Wednesday, March 9, 2016

I Can't Believe I've Never Heard It Till Now!: Arturo Márquez's "Danzón No. 2"

The "Danzón No. 2" sequence from Mozart in the Jungle

"I Can't Believe I've Never Seen It Till Now!" is a series of posts that appear sporadically here on the AFOS blog rather than weekly. In each post, I reveal that I never watched a certain popular movie--or that I never encountered a certain popular piece of music--until very recently, and that's largely because I'm Filipino, we're always late to the party and that's how we do.

When Mozart in the Jungle, the Amazon original series about the New York classical music world, took home Best Comedy Series and Best Actor in a Comedy for Gael García Bernal--as unorthodox conductor Rodrigo de Souza--at the Golden Globes earlier this year on January 10, Amazon celebrated its show's Golden Globe wins by allowing viewers who don't subscribe to Amazon Prime to stream for free every Mozart in the Jungle episode for only one day on January 17. I really wanted to see if Mozart in the Jungle got any better after its so-so pilot, which I watched for free on Amazon during Amazon pilot season a year before (I don't subscribe to Amazon Prime because it's too expensive for my blood), so I had to kiss the whole Sunday goodbye and try to stream Mozart in the Jungle's entire run before it turned back into a pumpkin at midnight.

Streaming two whole seasons in one Sunday is difficult to accomplish, especially when you're like me and you don't believe in binge-watching. I think it's a terrible way to savor scripted TV--I believe in taking my time when it comes to watching shows--and I also don't like to call it binge-watching because that word makes the act of TV-watching sound disgusting and Mr. Creosote-ish. Streaming two seasons in one Sunday is also difficult when you're the kind of viewer who can get fidgety after only two hours of marathoning a show and Sunday isn't the best day to be marathoning the entire lifespan of a show because after much procrastination, Sunday usually ends up being the day when you have to go replenish your fridge with groceries or else you're screwed for the next few days. Despite those obstacles, I was able to get as far as the third-to-last episode of the second season before Mozart in the Jungle turned back into a pumpkin.

As Rodrigo, the mercurial artistic soul whom aspiring oboist Hailey Rutledge (Lola Kirke) falls in love with and whom Mozart in the Jungle creators Roman Coppola, Jason Schwartzman (Coppola's cousin) and Alex Timbers loosely based on Venezuelan rock-star conductor Gustavo Dudamel, Bernal definitely deserved that Golden Globe. At times, Mozart in the Jungle threatens to turn into Entourage-y lifestyle porn, but it's neither as douchey as Entourage nor as unconvincing in its attempts to establish why its fictional central figure is an A-list star. I never could buy that the rather boring-ass Vincent Chase is a movie star--a CW star maybe, but not the 1997-ish DiCaprio type Entourage frequently hyped up Vinnie to be--whereas thanks to the amount of time Mozart in the Jungle spends on Rodrigo's creative process, as well as the vitality and warmth Bernal brings to Rodrigo, you understand why Rodrigo is such a highly regarded conductor and why every musician in the fictional New York Symphony would take a bullet for him.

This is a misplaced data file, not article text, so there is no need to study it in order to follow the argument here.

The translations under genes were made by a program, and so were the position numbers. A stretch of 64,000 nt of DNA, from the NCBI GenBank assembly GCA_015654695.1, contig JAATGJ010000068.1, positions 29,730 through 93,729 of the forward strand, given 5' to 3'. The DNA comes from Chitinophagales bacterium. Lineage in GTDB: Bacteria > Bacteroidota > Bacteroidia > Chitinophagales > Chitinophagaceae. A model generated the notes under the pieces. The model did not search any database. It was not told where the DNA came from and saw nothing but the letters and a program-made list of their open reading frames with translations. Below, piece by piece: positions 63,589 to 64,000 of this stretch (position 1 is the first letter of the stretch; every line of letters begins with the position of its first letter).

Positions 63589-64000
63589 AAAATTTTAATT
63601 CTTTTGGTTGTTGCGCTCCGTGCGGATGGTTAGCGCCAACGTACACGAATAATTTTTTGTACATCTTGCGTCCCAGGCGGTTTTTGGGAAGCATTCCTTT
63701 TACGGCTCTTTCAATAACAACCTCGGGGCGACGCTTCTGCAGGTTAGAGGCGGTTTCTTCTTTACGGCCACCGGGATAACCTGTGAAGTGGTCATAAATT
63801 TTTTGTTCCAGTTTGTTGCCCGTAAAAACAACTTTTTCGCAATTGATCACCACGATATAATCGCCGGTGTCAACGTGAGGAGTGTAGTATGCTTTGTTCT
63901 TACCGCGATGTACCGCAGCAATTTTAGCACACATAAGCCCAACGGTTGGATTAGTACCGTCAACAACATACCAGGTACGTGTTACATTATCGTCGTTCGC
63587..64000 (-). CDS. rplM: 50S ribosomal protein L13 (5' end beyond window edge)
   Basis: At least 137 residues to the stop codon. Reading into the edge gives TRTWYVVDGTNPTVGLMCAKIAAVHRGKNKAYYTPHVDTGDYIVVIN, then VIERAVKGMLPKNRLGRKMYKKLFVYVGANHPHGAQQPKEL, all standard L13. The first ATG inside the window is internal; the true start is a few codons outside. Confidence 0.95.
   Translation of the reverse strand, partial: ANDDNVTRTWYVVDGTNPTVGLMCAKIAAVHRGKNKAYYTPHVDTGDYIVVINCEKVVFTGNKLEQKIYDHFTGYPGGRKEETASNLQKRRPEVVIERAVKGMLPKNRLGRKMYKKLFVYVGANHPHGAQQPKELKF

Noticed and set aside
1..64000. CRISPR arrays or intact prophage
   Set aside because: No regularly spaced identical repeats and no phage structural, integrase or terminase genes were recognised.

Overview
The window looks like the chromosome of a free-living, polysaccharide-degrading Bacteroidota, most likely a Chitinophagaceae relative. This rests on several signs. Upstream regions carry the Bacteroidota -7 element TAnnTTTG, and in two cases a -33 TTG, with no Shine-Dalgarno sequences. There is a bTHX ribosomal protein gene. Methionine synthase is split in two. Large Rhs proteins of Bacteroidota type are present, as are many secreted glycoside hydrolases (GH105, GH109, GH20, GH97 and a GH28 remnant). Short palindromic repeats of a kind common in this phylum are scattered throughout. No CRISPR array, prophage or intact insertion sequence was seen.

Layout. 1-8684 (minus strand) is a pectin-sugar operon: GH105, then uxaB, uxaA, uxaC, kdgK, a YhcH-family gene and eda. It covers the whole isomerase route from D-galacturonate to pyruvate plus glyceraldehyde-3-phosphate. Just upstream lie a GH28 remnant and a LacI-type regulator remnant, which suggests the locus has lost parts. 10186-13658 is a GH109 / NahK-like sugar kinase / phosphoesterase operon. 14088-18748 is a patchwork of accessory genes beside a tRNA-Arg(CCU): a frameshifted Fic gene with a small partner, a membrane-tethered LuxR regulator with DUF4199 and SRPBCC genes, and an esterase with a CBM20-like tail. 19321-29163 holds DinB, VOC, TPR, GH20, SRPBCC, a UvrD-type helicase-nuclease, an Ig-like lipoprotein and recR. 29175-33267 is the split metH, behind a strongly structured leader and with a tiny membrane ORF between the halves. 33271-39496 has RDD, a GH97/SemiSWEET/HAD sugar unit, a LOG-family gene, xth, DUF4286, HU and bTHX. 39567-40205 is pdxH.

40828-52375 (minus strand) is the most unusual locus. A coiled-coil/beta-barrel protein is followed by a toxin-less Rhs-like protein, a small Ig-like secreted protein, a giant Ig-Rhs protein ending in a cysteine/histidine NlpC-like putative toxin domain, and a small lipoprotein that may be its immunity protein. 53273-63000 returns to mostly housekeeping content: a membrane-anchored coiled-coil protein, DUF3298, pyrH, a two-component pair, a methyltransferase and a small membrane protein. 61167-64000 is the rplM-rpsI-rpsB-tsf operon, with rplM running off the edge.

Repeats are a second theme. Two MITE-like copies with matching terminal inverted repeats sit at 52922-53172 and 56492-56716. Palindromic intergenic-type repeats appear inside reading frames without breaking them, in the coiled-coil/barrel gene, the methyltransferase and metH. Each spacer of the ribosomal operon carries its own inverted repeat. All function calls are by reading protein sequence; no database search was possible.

While classical music nerds are having tons of quibbles with Mozart in the Jungle's portrayal of the classical music world, I'm unable to find loads of things to nitpick about because I'm only familiar with that world from a film score music standpoint. But I do have one quibble with Mozart in the Jungle: the classical music world is full of Asian stars like violinist Sarah Chang and pianists Lang Lang and Yuja Wang (it's basically the opposite of the film industry in Hollywood and its allergy to Asian American actors), and the only Asian character on the show is frigging Sharon (Jennifer Kim), a subservient non-musician who banged Rodrigo when she was his assistant in the pilot and whose sole characteristic is that she still carries a torch for Rodrigo despite betraying him and the New York Symphony to go work as an assistant for their biggest enemy.

Mozart in the Jungle's first season, the batch of episodes that won Mozart in the Jungle its two Golden Globes, is a bit like The West Wing: nearly everybody on the show is white, they all love working for an enigmatic but charismatic and immensely likable Latino guy and the opening titles are in the Trajan typeface. The second season is more confident of itself storytelling-wise and is better than the first, as well as much less in thrall to The West Wing: the previously unimaginative opening titles have ditched the boring West Wing typeface for much more fanciful--and much more fitting--animated graphics that, unlike the season 1 intro, are customized for each episode.